Sea Turtle Rescue Center at SEA LIFE Grapevine Aquarium is helping Texas coastal reptiles
In North Texas, where longhorns and quarter horses are a common sight, Pancake sticks out.
First, she's a green sea turtle, a reptile native to the Texas coast who possesses a wide smooth shell.
And she has green skin.
But more importantly, Pancake is the first patient at the new sea turtle rescue center at SEA LIFE Grapevine Aquarium where she is on the road to recovery after having surgery for tumors.
The Grapevine aquarium is the first SEA LIFE in the United States to rehabilitate sick and injured sea turtles, an endangered species, officials said.
"We had the resources here," said Adam Nacci a spokesman with SEA LIFE Grapevine when asked how injured sea turtles from the Texas coast ended up in North Texas. It's a five-hour drive from Galveston to Grapevine. And it's almost nine hours from Brownsville. "In many hospitals for sea turtles on the coast, they could get overwhelmed with injured turtles. We can provide a place for them to rehabilitate."
Boat strikes, plastic debris, viruses such as fibropapilloma and cold weather are the leading causes of injuries to sea turtles across the world, marine experts say.
Just a few months ago, dozens of sea turtles suffered from being cold stunned, a hypothermic reaction that occurs when sea turtles are exposed to prolonged cold water temperatures.
So far this year, there have been 2,894 stranded or injured sea turtles on the Texas coast, according to statistics from Padre Island National Seashore. In 2017, there were 773.
"It is reassuring to know they (Grapevine sea turtle rescue center) are there to help if needed," Mary Kay Skoruppa of the Texas Coastal Ecological services field office said in a news release.
The green sea turtle gets its name not for its green shell, but for its green skin. How Pancake came by her name was a matter of speculation at the aquarium.
Grapevine SEA LIFE opened its rehabilitation facility and hospital just a few weeks ago, welcoming Pancake and four other sea turtles. Pancake is scheduled to be released back into the wild in July, but the other four will remain in Grapevine because they are not releasable due to their injuries.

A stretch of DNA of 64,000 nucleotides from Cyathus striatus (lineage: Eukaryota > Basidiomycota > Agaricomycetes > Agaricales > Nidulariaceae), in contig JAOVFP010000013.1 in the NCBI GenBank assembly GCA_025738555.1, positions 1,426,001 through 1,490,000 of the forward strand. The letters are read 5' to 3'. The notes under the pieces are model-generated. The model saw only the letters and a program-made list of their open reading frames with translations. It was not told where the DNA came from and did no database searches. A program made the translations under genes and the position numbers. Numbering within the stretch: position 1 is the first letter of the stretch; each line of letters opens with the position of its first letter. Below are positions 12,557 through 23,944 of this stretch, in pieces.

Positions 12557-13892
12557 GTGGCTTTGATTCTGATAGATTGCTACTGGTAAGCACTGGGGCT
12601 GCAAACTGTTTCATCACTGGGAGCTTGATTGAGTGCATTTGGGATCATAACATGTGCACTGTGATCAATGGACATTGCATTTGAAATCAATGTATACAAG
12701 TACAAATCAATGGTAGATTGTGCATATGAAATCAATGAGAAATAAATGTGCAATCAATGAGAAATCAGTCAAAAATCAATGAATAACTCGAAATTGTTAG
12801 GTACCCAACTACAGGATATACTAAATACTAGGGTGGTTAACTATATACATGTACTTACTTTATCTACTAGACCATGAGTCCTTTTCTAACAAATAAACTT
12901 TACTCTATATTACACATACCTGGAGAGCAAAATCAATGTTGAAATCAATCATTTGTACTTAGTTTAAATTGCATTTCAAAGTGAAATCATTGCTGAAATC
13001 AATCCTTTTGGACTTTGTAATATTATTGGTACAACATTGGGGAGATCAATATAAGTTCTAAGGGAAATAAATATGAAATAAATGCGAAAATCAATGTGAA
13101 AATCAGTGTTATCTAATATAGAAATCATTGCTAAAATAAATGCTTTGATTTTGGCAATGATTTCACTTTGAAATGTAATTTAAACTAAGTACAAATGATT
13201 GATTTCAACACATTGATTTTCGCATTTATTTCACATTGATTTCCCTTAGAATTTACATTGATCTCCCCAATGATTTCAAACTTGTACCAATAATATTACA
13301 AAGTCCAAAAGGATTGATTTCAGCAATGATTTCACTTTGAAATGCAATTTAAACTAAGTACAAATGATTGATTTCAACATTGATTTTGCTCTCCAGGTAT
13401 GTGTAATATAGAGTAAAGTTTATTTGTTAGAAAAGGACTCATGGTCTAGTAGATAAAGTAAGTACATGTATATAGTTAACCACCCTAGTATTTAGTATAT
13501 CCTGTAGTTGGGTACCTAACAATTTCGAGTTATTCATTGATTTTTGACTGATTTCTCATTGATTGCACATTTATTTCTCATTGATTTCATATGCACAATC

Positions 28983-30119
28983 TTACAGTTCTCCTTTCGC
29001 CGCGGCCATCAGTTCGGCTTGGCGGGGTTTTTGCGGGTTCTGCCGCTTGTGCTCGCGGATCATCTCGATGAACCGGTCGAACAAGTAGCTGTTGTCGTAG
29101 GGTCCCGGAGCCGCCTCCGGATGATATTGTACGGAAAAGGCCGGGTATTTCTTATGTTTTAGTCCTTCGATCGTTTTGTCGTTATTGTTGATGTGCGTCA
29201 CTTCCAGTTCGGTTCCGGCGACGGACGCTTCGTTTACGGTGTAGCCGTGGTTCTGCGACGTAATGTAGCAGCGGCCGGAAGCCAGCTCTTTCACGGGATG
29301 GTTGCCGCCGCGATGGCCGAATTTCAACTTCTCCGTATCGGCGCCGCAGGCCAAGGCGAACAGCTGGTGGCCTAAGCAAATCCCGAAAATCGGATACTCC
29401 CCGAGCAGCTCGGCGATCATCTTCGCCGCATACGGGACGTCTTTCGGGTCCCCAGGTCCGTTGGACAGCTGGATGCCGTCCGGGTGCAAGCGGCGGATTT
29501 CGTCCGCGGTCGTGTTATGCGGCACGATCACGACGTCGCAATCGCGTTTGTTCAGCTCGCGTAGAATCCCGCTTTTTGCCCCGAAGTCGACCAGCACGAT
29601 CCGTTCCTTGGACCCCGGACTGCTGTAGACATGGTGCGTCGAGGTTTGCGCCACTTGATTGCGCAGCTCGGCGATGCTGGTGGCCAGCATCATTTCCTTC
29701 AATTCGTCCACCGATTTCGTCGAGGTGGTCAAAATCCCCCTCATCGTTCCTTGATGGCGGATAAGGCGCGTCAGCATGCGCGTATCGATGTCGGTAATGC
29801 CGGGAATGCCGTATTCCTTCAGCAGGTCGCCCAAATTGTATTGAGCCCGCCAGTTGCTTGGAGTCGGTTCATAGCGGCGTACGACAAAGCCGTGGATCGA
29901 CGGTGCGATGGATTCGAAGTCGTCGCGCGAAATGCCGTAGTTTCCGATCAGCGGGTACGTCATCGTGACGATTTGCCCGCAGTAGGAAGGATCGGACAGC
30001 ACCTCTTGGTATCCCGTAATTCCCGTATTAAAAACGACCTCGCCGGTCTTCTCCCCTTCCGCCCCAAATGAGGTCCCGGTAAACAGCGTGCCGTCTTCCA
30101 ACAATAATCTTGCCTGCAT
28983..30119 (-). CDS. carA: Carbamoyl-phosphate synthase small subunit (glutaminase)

"With our new permit and hospital, in addition to rescue, we can now care for sick or injured turtles until they're well enough for release back into the wild," said Karen Rifenbury, the curator at SEA LIFE.
And what about that long ride from the Texas coast to Grapevine and the return trip? Grapevine aquarists say sea turtles can handle it with the right equipment.
Generally, when transported, sea turtles are wrapped in wet towels in a tub, placed inside a vehicle with the temperature at 75 degrees. Eye drops and a squirt bottle are used when needed.
"I would check the temperature every 30 minutes," said Krista Huebner, who oversees Grapevine's sea turtle rescue center.
Pancake arrived in Grapevine after having surgery to remove six tumors that developed from fibropapilloma. That's a virus that could be fatal to sea turtles as tumors develop on their skin and internal organs which could interfere with swimming, eating, breathing, vision and reproduction, according to the U.S. Fish and Wildlife Service.
Pancake was found to have golf-ball-sized tumors when she was picked up on Laguna Madre near Corpus Christi on the Texas coast.
The Grapevine sea turtle rescue center has three other green sea reptiles — Thalassia, Eddie and Boomerang — and one hawksbill turtle, Scotti, who have suffered such severe injuries that they will never be released back into the wild.
Huebner estimated the rescue center could handle about 10 small turtles and six to seven medium-sized sea turtles.
"Pancake is in quarantine because we don't want any of the other turtles to get the disease," Huebner said referring to her fibropapilloma.
Once Pancake is healthy, she will be released back into the wild. Other injured sea turtles who are nursed back to good health also will be released through work with Amos Rehabilitation Keep (ARK), U.S. Fish and Wildlife Service and other Texas coast sea turtle hospitals.
But it won't be anywhere near North Texas — there are just too many horses and longhorns in the area.
At the Grapevine center, visitors can get first-hand experience with the process of rescuing and helping injured sea turtles. Visitors can handle a mock turtle and go through a rehabilitation journey, nursing the reptile back to good health.
The Grapevine aquarium and sea turtle rescue center is at 3000 Grapevine Mills Parkway.